WASHINGTON, DC, June 28 -- Energy policy dominated the agenda Thursday at the White House and on Capitol Hill on the eve of a 1-week congressional recess.
The administration of President George W. Bush formally sent to Capitol Hill the legislative portions of its National Energy Strategy.
The document noted most of the energy plan's recommendations are administrative in nature but "a significant number of important initiatives require congressional action."
The White House plan seeks more funding for energy efficiency research and development, drilling in the Arctic National Wildlife Refuge, pipeline safety laws, electricity restructuring, and a market-based program to reduce stationary source emissions of sulfur dioxide, nitrogen oxide, and mercury.
Democrats called the latest Bush action a "Reader's Digest" version of its longer May blueprint. "There is nothing in this document sent to Congress that isn't already being discussed," said one Senate Democratic congressional source.
Rep. Dick Gephardt (D-Mo.), House minority leader, said, "Instead of offering a public relations offensive, why not offer a real offensive that has long-term energy policy we can stick with."
GOP lawmakers maintained that Democrats have largely ignored the nation's energy problems.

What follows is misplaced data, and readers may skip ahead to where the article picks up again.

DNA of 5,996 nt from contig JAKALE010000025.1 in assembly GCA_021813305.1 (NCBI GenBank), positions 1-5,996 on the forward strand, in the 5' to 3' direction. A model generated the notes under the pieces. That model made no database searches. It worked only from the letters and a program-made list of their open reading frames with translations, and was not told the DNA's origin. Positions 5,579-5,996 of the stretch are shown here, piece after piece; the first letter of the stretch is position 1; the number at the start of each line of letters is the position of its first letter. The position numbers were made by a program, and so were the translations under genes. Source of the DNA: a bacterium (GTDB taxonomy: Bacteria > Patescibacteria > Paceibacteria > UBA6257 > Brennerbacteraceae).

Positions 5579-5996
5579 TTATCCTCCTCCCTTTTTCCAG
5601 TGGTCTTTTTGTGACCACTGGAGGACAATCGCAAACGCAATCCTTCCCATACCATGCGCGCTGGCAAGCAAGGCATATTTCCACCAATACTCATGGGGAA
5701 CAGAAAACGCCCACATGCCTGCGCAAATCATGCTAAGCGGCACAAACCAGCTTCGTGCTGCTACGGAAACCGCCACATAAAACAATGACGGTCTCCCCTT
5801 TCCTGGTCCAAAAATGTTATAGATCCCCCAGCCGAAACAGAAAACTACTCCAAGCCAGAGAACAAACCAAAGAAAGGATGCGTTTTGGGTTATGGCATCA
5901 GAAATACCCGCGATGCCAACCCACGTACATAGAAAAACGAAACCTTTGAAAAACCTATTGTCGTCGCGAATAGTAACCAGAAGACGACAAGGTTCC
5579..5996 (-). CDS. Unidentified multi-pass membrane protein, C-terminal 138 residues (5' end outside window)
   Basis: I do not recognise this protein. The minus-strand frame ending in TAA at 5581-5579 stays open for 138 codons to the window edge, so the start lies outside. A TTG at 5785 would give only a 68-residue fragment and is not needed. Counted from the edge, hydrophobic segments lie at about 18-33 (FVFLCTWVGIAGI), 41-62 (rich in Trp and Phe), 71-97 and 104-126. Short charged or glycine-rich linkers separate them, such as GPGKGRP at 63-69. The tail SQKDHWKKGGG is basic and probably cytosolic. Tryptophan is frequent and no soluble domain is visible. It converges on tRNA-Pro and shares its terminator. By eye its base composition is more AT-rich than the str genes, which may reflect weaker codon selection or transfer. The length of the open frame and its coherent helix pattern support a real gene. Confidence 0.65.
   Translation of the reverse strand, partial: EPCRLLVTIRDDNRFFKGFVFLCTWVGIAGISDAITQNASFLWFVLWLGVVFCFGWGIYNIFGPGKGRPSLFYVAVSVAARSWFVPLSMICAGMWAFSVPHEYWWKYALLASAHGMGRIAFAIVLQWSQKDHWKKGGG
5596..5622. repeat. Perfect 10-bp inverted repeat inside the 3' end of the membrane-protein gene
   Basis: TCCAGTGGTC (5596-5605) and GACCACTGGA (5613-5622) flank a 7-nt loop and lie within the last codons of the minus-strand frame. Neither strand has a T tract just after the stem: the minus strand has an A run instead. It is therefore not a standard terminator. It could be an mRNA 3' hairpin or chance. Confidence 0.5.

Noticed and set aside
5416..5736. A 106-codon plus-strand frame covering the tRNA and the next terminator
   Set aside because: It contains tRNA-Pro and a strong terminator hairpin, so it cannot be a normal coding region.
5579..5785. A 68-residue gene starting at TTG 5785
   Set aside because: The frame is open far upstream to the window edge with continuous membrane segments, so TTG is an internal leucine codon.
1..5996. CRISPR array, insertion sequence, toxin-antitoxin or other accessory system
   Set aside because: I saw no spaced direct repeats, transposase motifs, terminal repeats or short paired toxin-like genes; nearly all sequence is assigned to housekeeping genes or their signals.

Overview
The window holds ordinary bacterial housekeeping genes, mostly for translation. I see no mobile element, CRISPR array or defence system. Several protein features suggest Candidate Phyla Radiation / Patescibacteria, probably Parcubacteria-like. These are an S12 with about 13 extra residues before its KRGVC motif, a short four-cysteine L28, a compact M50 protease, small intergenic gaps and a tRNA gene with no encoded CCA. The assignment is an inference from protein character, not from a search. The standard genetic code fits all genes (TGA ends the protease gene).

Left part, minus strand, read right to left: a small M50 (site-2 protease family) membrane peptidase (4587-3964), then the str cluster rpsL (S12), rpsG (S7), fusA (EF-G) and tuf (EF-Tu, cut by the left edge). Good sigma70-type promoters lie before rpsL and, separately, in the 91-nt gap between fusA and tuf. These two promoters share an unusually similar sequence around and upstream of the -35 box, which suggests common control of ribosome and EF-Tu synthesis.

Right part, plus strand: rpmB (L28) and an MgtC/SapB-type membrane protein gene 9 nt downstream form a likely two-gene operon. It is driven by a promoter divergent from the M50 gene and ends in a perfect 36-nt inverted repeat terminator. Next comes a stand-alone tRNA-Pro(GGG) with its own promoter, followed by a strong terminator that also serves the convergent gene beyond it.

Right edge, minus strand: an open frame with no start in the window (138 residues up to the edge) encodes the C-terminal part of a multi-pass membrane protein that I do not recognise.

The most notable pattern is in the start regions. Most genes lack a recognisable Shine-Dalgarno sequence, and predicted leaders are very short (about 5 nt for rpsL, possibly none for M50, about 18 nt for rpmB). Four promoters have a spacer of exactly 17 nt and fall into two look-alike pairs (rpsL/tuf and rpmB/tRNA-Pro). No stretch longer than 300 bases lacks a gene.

"Washington, DC, has overlooked the energy issue for 8 or 9 years," Speaker of the House Dennis Hastert (R-Ill.) told reporters, referring to the Clinton administration.
Several House committees are preparing to introduce legislation that would seek to codify the White House energy proposals. But GOP leaders have indicated each committee's bill will be considered separately rather than in an omnibus legislative package.
Meanwhile, the White House has been working with Republican leaders in both houses on how to sell its energy policy to the public, Congressional sources said. Polls suggest voters blame industry and Republicans in Congress for higher electricity and gasoline prices instead of Democrats. GOP leaders want to convey the message that increasing domestic energy supplies is a national security issue.
Some Democrats want the nonpartisan General Accounting Office to expand an investigation of the White House's energy policy drafting process. GAO has asked the White House for documents and notes related to meetings with industry during the spring before the energy blueprint was released in May. Now Democrats want GAO to look into an administration climate change task force's discussions with stakeholders.
In the Senate, Jeff Bingaman (D-NM), chairman of the Committee on Energy and Natural Resources, wants to move forward quickly with legislation that has bipartisan support.
According to a June 20 staff document, there are 30 proposals on which both parties agree. Not included are energy tax incentives, a subject that the tax-writing committees of the House and Senate are expected to take up later this summer (OGJ Online, June 20, 2001).
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